The purpose of historical study is to delve into our past to make sense of human cultures and societies in the context of their continuous change over time. The Division of Historical Studies is endeavoring to create a "new history" to help find answers to the problems society faces today. To achieve this goal, we must free ourselves from a traditional viewpoint that locks up history within national, culturar and religious boundaries. Instead, we seek to develop a structural understanding of world and global history based on an interdisciplinary approach.
Our curriculum is designed to achieve our aim of creating a new history in the field of education as well. We do not organize our curriculum by departments. Thus, students do not belong to individual departments, but are members of the Division of Historical Studies as a whole. This means that they can select and take courses that best suit their interests beyond department boundaries and create a curriculum of their own according to their needs.
Our comprehensive approach necessitates diversification of historical sources. Traditional history has heavily relied on manuscripts and printed sources while ignoring almost completely other types of materials. Such an approach has severely limited the possibilities of historical research. Our common task is to make the best use of different types of historical sources to come up with new insights into the past. The Division of Historical Studies consists of three departments, but the three departments each emphasize the use of different types of materials, and each department strives to achieve more sophisticated use of its main type of historical sources.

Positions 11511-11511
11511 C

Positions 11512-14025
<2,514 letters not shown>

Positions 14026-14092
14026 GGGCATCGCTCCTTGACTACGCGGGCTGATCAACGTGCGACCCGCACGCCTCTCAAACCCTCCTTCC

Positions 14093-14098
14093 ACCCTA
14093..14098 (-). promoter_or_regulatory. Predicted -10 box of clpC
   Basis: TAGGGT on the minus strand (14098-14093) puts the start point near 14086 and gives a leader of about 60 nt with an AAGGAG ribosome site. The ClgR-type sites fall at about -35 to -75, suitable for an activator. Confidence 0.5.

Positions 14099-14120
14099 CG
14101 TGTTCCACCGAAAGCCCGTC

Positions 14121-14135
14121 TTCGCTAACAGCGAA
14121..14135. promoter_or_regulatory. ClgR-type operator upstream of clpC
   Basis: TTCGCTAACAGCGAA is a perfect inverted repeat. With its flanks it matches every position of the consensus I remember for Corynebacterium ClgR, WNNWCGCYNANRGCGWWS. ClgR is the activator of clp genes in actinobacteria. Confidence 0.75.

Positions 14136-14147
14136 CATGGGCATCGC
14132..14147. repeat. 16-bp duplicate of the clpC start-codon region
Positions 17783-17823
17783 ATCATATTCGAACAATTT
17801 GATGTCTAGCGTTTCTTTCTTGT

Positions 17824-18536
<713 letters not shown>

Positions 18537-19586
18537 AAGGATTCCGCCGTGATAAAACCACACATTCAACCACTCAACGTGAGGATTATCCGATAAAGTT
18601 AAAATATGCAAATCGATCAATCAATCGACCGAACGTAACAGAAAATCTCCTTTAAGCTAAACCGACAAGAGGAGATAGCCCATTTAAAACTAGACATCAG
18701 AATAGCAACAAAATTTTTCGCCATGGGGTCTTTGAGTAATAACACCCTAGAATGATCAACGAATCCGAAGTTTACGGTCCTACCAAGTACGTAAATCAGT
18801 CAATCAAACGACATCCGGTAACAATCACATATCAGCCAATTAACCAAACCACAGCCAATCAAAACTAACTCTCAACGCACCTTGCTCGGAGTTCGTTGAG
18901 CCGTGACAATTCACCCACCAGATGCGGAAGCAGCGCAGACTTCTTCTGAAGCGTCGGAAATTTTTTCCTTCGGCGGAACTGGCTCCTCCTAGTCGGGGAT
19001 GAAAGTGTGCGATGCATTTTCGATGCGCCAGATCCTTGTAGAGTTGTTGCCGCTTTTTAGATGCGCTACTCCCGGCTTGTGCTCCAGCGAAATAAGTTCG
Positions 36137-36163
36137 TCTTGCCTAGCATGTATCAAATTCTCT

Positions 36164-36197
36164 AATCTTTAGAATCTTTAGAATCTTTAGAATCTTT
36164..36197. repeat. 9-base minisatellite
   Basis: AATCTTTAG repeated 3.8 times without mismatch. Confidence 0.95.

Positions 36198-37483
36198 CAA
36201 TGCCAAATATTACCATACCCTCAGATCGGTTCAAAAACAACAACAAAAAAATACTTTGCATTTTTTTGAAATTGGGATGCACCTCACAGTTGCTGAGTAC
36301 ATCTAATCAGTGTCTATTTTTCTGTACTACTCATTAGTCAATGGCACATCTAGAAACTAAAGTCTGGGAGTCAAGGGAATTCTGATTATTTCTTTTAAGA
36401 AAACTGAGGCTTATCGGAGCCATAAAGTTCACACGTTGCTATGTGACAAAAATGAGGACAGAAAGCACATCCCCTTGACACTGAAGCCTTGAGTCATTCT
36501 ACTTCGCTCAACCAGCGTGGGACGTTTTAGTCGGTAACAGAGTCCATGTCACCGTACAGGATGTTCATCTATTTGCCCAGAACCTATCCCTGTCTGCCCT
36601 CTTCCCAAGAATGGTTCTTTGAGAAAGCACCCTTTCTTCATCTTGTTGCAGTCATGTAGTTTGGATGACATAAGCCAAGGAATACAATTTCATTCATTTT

The program of the Department of Cultural Heritage emphasizes the analysis of such materials as archeological, ethnological and graphical sources. For achieving deeper understanding, students have oppotunities to participate in field work programs including excavation at historical sites and training for curator work in regional and nation-wide museums. The Department of Images and Documents is endeavoring to create a new frontier of historical studies, focusing on "images" in visual arts and iconological materials. Insights offered by image studies allow us to understand deeper meanings in historical context, going beyond conventional perspectives. The goal of the Department of History is to create a new multi-layered history that combines micro-history with global history. The members of the department cover Africa, the Middle East, Central and Eastern Europe, China, Japan, Korea, and the United States, employing a wide range of methodological concepts such as nationalism, race, gender and ethnicity.